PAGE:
How to Listen to your Google Voice Voicemail on your Google Home

How to Listen to your Google Voice Voicemail on your Google Home

When the Google Home was first released, it was (and still is) lacking in many features. You still have no way to set calendar events, read your text messages, create a to-do list, and more. However, if you have the gumption, you can implement nearly all of these features on your own, thanks to the power of AutoVoice and Tasker. In an effort to demonstrate just how creative you can be with Google Home and AutoVoice, I will show you how to have your Google Home read your latest Google Voice voicemail. It may seem like black magic right now, but hopefully by the end of this tutorial it will all make sense.


With AutoVoice, you can send spoken commands from your Google Home device to your phone which then interprets these commands and performs some action through Tasker. The best part is that you can send natural language commands to your phone thanks to the power of, provided you sign up for a $0.99/month subscription service to AutoVoice to offset the cost of hosting the server. That means you don’t have to speak so robotically/precisely when speaking to your Google Home, and AutoVoice will still recognize the command you are trying to send.

For awhile, AutoVoice integration with Google Home has been in beta, but the release of AutoVoice 3.0 allows all users of the Tasker plug-in to enjoy Google Home integration. Now that AutoVoice is widely available to users and most of its kinks have been ironed out, I will begin showcasing some of the things I’ve made with AutoVoice and Tasker. My first Google Home tutorial, reading your latest Google Voice voicemail, is my most complex to share, but it’s a good candidate to show that what you can do with Tasker is limited only by your imagination.

Listening to my latest voicemail on my Google Home.

Recommended Reading: Check out our previous tutorials, where we show you how to solve common problems that few others have approached. 


AutoVoice is a soft requirement for this project to work. You can use IFTTT to trigger the Task, but that will require you to use a workaround involving another application like Join or Pushbullet to send commands to Tasker, as IFTTT does not directly integrate with Tasker. Furthermore, and the most important caveat of not using AutoVoice, is that voice commands will be inflexible if using IFTTT. This means you have to speak your command completely accurately, every single time, or the command won’t trigger. That can be a problem in the future if you start creating tons of Tasker/Google Home integrations (I have 28 currently), meaning you have to memorize and reproduce exactly the commands you want every single time.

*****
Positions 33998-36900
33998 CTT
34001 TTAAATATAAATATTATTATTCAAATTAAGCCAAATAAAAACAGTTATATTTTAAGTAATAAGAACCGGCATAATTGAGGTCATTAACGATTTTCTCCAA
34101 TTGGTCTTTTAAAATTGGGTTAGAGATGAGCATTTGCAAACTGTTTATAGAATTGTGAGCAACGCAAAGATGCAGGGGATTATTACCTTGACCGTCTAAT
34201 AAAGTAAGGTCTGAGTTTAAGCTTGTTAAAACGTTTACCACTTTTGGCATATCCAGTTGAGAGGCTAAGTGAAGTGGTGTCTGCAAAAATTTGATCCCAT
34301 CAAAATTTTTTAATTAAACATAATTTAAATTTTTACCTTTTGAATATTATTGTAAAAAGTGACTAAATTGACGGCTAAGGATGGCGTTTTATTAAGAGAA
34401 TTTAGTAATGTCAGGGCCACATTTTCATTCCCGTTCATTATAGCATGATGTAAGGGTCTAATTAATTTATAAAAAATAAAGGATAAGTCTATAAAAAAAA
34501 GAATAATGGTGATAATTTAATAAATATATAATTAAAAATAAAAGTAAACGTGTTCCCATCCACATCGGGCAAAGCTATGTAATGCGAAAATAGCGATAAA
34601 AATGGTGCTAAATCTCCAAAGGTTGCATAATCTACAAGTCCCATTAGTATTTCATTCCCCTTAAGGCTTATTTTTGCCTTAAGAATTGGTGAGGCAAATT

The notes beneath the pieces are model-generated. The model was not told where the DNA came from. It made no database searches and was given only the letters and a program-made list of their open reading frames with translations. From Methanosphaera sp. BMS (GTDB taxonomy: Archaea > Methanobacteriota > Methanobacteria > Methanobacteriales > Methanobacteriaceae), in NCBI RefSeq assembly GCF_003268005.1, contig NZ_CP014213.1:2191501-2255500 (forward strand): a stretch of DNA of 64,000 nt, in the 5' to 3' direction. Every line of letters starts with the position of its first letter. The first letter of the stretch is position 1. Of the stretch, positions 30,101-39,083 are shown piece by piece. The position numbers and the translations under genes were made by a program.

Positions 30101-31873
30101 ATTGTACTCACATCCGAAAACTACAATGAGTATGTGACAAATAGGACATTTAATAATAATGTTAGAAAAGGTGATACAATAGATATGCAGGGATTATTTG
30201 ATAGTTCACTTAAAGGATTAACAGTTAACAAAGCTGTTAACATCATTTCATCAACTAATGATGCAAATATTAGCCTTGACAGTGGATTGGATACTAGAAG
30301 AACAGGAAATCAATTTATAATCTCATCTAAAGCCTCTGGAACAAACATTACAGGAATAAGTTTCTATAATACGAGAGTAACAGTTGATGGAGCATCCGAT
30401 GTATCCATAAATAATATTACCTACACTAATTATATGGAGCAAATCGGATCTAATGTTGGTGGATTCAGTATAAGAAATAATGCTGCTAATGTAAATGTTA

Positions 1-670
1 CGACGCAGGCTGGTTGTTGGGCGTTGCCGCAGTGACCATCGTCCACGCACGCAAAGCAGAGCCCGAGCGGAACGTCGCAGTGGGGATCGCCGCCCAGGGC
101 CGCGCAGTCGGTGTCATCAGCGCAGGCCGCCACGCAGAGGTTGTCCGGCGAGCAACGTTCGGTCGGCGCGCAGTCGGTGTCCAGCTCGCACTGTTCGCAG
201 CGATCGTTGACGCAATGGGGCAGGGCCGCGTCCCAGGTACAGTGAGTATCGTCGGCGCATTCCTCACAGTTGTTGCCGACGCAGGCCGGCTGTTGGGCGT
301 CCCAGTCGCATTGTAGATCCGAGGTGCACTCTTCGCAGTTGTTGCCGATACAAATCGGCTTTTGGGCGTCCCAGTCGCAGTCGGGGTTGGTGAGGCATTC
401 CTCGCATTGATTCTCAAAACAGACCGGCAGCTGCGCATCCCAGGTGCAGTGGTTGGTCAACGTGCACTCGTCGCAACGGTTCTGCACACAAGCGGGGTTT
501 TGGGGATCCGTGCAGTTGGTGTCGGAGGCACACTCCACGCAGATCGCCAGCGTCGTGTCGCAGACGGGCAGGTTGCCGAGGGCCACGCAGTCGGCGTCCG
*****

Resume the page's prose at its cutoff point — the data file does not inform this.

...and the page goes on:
You will need:


Before we get into the meat of this cool integration, we have to make some preparations for this to work properly. I will approach this setup in parts.

Part 1 – Setting up AutoVoice

I’ve already written at length regarding how to setup AutoVoice with Google Home, so please refer to my previous article here. The only change to really note is that you no longer need AutoVoice beta, as the integration now works with the AutoVoice stable update. I also recommend you read through the short tutorial on making a Tasker profile react to the AutoVoice command, as we will be doing the same thing here. The gist of it is that there are four main things that you will be doing in this setup process:

  1. Enable the AutoVoice service in the Google Home app.
  2. Set up an account and get your API keys
  3. Add these API keys to the Natural Language setting in AutoVoice
  4. Subscribe to the AutoVoice Natural Language subscription service

Again, these steps are outlined in far greater detail in my previous article, so I recommend you read through it.

Part 2 – Setting up Google Voice

We need a way to access your Google Voice voicemails, so Tasker can extract the voicemail content. The way we will accomplish this is by having all of our voicemails forwarded to your linked Gmail account. This is a native feature of Google Voice, and all you need to do is toggle a single button in the Google Voice app.

Once you’ve done that, you will begin to receive all new voicemails in your e-mail. As you can see, the e-mail contains both a transcription of the voicemail as well as a link to the actual audio of the voicemail. We will be using this e-mail for our purposes.

Part 3 – Setting up AutoWeb

In order to extract the contents of this e-mail, we need to access the e-mail content using the Gmail API. We will do so using the AutoWeb application that was linked near the beginning. Open up AutoWeb and tap on “Browse Web Services.” Scroll down to the Gmail API and tap on it to import. After importing, AutoWeb will ask you to authenticate the Gmail account you want to use with the API. Select the same Gmail account that voicemails are forwarded to.

Now you’ve linked your phone to your Gmail account through the use of the Gmail API!

Part 4 – Setting up AutoCast

Before we can send the voicemail audio to our Google Home, we need to set up AutoCast so it can connect to the Google Home. Open up AutoCast and select “Manage Cast Devices”. Hit the “+” icon in the top bar and select your Google Home device.

Finally, we’re ready to actually get this set up.